Bedbugs – not as common as lore would have you believe. Check your beds before getting in, and should you catch them, wash everything, even your backpack, in a laundromat at high temps. Pharmacies also sell spray.
Cafe con Leche – drink it.
Coffee – drug of choice, next to Wine ➡, on the Camino. Cafe con Leche ➡ should be your main food item, you should never trust a pilgrim who does not drink coffee.
Compostela – both part of the name of the town most pilgrims are walking towards, “Santiago de Compostela,” Santiago of the Stars, and the name of the piece of paper every pilgrim who has walked more than 100km towards Santiago gets. It is supposed to forgive all sins, a leftover from those days when pilgrimages were essentially deferred death sentences with a small chance of survival. Also the reason pilgrims tend to sin a lot on the Camino.
Cops – 99.9% friendly. Most speak better English than some Americans. Guardia Civil is the bigger, federal, group tasked with keeping the Camino safe, but local police and state police patrol as well.
Credential – also “pilgrim passport”. A passport to be stamped at every albergue, a proof that one is indeed walking and has walked. You can get stamps (“sello”) everywhere on the Way, bars, restaurants, even a bordello in Leon has individual stamps for its performers.
Crime – generally, possibly, much lower than in your home town for most of the Camino. After Sarria it gets organized and much worse, though. The hardest part is adjusting from weeks of leaving your stuff out to never letting it out of sight. Still, it’s almost completely property crime, violence is super rare.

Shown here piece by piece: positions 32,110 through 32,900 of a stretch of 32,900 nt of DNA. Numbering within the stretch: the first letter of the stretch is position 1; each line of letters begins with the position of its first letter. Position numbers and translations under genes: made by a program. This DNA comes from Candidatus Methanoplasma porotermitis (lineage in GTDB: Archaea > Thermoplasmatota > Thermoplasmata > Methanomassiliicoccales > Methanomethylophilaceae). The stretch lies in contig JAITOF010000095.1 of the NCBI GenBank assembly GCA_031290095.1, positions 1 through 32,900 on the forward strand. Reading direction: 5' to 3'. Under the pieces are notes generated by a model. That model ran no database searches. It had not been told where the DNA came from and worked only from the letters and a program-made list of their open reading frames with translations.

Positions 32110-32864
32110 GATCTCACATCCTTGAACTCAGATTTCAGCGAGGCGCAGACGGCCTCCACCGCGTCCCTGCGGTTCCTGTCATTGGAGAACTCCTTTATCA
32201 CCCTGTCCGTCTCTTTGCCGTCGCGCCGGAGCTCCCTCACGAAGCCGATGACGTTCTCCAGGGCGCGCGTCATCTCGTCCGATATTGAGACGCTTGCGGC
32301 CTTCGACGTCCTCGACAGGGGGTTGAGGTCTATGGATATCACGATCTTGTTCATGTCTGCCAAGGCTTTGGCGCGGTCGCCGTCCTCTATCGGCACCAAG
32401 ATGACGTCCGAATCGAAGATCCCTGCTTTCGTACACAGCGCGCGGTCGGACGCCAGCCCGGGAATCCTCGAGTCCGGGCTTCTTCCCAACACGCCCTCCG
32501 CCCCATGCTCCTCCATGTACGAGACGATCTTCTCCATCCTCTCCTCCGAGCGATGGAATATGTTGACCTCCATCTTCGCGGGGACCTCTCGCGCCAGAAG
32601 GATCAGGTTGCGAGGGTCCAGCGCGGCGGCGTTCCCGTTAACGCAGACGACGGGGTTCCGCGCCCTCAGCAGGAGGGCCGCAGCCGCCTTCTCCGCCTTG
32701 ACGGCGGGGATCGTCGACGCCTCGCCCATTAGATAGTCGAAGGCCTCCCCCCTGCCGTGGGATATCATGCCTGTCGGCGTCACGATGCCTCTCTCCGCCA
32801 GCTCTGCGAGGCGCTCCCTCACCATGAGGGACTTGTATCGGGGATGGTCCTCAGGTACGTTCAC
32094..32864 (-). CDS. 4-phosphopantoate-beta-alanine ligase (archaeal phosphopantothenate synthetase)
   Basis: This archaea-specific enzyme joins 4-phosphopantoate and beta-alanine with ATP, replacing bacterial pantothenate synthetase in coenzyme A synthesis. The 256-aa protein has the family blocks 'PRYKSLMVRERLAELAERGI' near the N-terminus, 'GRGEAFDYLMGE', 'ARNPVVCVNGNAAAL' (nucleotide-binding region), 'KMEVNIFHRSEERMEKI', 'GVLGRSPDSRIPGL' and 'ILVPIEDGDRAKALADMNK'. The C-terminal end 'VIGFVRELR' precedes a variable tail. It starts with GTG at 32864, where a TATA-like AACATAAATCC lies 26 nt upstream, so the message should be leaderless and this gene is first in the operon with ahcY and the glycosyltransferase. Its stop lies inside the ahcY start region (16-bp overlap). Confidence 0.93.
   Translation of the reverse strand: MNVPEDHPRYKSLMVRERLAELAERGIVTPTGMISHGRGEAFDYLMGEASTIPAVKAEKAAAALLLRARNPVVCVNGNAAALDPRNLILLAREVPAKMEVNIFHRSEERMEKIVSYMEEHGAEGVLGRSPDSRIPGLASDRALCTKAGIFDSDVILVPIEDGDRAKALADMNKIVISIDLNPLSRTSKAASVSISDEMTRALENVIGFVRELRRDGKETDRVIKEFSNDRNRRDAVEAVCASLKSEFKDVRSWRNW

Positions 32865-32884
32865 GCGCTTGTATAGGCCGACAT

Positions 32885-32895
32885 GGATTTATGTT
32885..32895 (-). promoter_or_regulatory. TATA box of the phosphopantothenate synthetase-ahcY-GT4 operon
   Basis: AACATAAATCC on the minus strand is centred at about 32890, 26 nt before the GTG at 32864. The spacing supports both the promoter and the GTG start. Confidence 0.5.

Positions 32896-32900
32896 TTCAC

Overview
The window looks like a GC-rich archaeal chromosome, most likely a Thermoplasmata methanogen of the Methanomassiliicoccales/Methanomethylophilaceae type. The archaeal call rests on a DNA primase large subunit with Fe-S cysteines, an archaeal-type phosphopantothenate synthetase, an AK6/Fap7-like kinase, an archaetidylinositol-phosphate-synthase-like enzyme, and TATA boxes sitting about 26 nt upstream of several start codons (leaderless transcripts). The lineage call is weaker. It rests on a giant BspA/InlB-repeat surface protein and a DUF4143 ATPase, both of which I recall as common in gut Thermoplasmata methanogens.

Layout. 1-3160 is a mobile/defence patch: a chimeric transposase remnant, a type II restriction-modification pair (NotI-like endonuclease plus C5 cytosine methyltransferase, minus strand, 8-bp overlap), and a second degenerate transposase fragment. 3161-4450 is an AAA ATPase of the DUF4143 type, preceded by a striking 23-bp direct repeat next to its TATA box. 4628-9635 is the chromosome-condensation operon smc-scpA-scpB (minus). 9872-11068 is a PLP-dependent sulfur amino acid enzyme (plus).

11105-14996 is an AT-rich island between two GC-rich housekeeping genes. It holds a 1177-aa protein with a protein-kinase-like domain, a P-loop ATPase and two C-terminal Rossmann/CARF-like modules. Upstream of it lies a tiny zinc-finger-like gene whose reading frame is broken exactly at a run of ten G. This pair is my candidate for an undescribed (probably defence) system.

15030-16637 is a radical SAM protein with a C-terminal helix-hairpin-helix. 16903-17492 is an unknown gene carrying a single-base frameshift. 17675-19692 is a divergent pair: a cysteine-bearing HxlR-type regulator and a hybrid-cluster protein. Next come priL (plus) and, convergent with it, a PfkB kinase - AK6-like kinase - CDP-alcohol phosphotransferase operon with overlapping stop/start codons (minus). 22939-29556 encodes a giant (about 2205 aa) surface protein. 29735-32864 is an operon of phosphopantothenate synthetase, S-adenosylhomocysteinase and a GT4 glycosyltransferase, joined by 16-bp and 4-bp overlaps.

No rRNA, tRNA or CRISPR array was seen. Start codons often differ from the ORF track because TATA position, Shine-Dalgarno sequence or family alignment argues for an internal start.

Diets – forget about them.
Drugs – not technically legal, but the odd joint is circling most evenings. Don’t get caught if you do it, or, better still, don’t do it. Seriously, I am not a moral person by any stretch of the imagination, but between coffee, wine, and walking, you have all the drugs you need.
Medical – the Camino Frances is essentially 30 or so simple day hikes. You’ll probably have a pharmacy and a medico (doctor) in your start or end town. Most physician’s offices speak English, if not grab someone who can translate. Write down ambulance and police phone numbers, in case you need them.
Patatas Bravas – roast potatoes, covered in hot sauce. You’ll miss them after you return home, so eat lots. Also a good way to get massive amounts of carbs into you.
Sex – happens frequently on the Camino. See “Compostela ➡” about sin forgiveness and “Vending Machines ➡.”
St. Jean-Pied-de-Port – where most pilgrims on the Camino Frances start.
Vending Machines – change along the Way. In the early towns machines sell mostly religious and Camino tchotchkes, from crosses and rosaries to shells. Then they contain medical supplies, from blister patches to headache pills, mixed with magnesium supplements and sunscreen. Later, the selection changes to mostly sex toys, condoms, and blister patches.
Wine – if you need intoxication, Estrella beer and red wine should be your go to drugs ➡. The best wines, to my tastes, happen in La Rioja, so have a feast there.
Wine Fountain – you’ll find that one in Irache, a day or two after leaving Pamplona. Bring a cup or something, don’t fill your whole water bottle, don’t be a greedy pig. The vineyards of Irache fill the fontain every morning with 200l red wine. It’s not the best, but it’s not bad, either.
Vegetarian, Vegan – being vegetarian on the Way works. I did it, and Ginny did it as well. Many have. Be careful, neither bacon nor fish are considered “meat” in Spain, and “meatless” might mean “with fish.” Being vegan… enjoy.